Swimming Pool

11 Refreshing Summer Fundraising Ideas

Let’s be honest, asking people for money is difficult.  Really, really difficult.

What’s even worse?  Asking grumpy people for money.

Donors are much more receptive to asks when they are in good moods. Whodathunkit?

So take advantage of the happiest season of the year — summer!

Summer is a great time to engage with donors. The sun is shining, the weather is good, and daylight lasts forever.

It is a season that beckons people outside, so heed the call.


Use these suggestions to capitalize on the summer season and get your community outside and donating!


A block party is a one-stop shop for summer fun.  The endless summer nights provide the perfect backdrop for a community gathering that benefits your cause!

Block Parties are what you make them so the vibe and atmosphere will be up to you.

Consider organizing some extra fundraising events to incorporate into the block party and maximize your donations.

I would suggest getting some competition brewing with a watermelon eating contest and a cook-off.

Watermelon is the perfect summer fruit, refreshing and healthy.  Donors won’t feel guilty about stuffing their faces with watermelon.


Messy enough to provide a visual badge of honor for those who compete, your contest will be a highlight of the block party.

For those who find the competitive eating world unappealing give them the option of competitive cooking.  A cook-off is a great complement to any block party.

Pick a summer classic, like apple pies, burgers, or chili, and get people cooking!

You can have party guests vote using a secret ballot or appoint a judging panel.  Just have fun with it!

Look into getting a local chef or cooking supply shop to donate cooking lessons or a gift card to the winner.

Keep the party going late into the night and let your cause reap the financial rewards.


Is a block party not cool enough for you in those hot summer months?  Make it a pool party instead.  Problem solved!

Pool parties are pretty straight forward.  Have pool?  Will party.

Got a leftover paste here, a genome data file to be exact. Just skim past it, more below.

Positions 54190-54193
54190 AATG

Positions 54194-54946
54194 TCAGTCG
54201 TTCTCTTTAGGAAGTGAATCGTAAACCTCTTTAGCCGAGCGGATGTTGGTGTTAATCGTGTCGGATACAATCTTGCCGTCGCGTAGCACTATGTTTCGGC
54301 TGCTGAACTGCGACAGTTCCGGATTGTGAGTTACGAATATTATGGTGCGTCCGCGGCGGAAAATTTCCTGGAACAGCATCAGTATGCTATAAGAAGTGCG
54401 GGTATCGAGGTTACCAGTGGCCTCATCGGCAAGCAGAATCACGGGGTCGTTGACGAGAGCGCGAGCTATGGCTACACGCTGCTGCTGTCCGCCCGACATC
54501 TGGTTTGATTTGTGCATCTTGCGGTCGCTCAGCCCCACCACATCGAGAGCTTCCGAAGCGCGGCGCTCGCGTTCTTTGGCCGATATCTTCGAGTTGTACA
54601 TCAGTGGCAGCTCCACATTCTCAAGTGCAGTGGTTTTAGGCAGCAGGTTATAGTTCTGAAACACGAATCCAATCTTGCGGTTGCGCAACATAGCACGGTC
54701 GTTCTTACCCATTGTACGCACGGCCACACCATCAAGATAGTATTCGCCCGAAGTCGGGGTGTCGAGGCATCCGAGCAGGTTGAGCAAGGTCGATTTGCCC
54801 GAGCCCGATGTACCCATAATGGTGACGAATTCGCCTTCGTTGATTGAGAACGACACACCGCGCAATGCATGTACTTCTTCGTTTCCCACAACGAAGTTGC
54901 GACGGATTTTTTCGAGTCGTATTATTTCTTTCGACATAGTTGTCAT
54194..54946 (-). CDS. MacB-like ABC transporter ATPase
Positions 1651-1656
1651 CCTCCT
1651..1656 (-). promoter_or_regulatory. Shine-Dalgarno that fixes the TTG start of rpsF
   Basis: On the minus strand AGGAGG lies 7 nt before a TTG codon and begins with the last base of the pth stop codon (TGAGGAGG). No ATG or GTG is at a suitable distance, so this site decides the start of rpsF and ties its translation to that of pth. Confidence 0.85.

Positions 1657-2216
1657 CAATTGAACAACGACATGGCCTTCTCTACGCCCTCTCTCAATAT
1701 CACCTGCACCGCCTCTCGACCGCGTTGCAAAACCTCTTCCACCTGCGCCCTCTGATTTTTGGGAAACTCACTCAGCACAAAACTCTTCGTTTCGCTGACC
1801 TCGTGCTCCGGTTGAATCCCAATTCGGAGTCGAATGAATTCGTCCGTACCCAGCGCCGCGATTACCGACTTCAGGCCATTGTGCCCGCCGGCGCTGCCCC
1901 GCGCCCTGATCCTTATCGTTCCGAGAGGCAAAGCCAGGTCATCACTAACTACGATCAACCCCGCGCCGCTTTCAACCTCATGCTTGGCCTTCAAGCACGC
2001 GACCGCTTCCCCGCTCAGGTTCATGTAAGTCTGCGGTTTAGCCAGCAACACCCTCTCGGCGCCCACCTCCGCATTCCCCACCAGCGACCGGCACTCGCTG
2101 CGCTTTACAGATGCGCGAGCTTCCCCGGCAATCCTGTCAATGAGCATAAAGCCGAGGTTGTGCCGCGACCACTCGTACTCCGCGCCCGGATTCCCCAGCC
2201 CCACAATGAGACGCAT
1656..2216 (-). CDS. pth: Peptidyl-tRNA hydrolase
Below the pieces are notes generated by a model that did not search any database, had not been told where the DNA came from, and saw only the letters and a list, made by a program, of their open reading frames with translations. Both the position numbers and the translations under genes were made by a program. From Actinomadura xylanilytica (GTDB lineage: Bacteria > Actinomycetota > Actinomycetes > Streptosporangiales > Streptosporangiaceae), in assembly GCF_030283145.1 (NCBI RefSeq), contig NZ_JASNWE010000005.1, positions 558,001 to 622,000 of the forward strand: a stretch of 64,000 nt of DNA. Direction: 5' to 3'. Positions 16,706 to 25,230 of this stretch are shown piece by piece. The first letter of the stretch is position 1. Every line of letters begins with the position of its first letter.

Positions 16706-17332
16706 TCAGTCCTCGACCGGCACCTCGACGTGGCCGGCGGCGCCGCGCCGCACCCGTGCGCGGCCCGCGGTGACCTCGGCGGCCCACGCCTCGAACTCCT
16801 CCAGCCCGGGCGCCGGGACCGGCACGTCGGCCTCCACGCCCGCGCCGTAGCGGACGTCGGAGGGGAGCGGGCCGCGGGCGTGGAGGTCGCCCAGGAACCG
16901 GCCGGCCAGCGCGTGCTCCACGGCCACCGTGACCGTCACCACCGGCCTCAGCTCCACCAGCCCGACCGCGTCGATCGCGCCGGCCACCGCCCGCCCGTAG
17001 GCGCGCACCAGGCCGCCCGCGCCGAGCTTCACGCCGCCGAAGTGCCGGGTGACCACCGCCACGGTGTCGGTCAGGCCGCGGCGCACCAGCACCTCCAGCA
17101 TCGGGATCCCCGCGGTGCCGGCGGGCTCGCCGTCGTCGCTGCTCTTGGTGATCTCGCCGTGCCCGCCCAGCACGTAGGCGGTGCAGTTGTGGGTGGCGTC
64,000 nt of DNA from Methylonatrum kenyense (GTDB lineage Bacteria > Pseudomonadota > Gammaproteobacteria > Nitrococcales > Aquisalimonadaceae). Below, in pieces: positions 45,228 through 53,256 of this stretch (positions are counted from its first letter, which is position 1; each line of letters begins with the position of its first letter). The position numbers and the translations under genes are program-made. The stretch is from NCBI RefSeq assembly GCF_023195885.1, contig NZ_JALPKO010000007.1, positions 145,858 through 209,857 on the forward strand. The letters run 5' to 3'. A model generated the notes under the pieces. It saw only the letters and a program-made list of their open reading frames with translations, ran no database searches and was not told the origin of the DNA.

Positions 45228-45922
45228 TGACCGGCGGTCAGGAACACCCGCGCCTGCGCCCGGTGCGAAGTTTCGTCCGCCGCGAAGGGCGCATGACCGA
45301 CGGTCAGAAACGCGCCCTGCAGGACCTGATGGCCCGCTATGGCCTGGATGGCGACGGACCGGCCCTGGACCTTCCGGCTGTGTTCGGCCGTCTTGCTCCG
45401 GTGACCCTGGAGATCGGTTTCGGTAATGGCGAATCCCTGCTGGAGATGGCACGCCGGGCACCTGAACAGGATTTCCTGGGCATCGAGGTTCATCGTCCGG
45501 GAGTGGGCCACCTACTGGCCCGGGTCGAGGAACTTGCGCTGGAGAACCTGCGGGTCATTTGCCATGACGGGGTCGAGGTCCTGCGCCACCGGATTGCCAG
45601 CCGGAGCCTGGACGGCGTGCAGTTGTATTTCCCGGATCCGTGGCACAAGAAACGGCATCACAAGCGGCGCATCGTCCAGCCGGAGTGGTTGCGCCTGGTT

Just make sure you have your safety bases covered with licensed lifeguards.

Your pool party can be as extravagant as your heart desires.  Set up carnival like games near the pool.  Have a party-wide round of Marco Polo.  Sell snacks from a concessions stand.


Kids will join in for the fun of it and adults will join in for the nostalgia-fun of it.  Establish a designated fight-zone, register competitors, and sell water balloons.

You could even make it a tournament with teams competing for a coveted prize…glory!


Car washes are a fundraising standby for a reason.  They’re a great way to raise money with little event cost.

They are also an excellent opportunity to expand awareness of your organization.

Make sure your car wash has plenty of signage stating what the proceeds are going towards.  You might even want to print off some flyers or brochures to give those who participate additional info on your cause.


BBQ Hamburgers

For this event you’ll have a crew of volunteers and staff manning the grill or fryers.  Set up a method of ordering (online, via the phone, in person) and provide made-to-order food.

Your establishment can be take-out style or you can set up some outdoor seating.

Get kitschy if you go the eat-in route, and don’t forget the quintessential summer items like picnic tablecloths and funky plates.


Pick whichever of the three you think your community will be most interested and you’ll be off to the races.

Charge a small registration fee and have your participants gather sponsorships for distance walked, biked, or swam.


Find an outdoor venue, get wine donated from local shops, and invite your supporters who are 21+ to pay a minor fee to participate.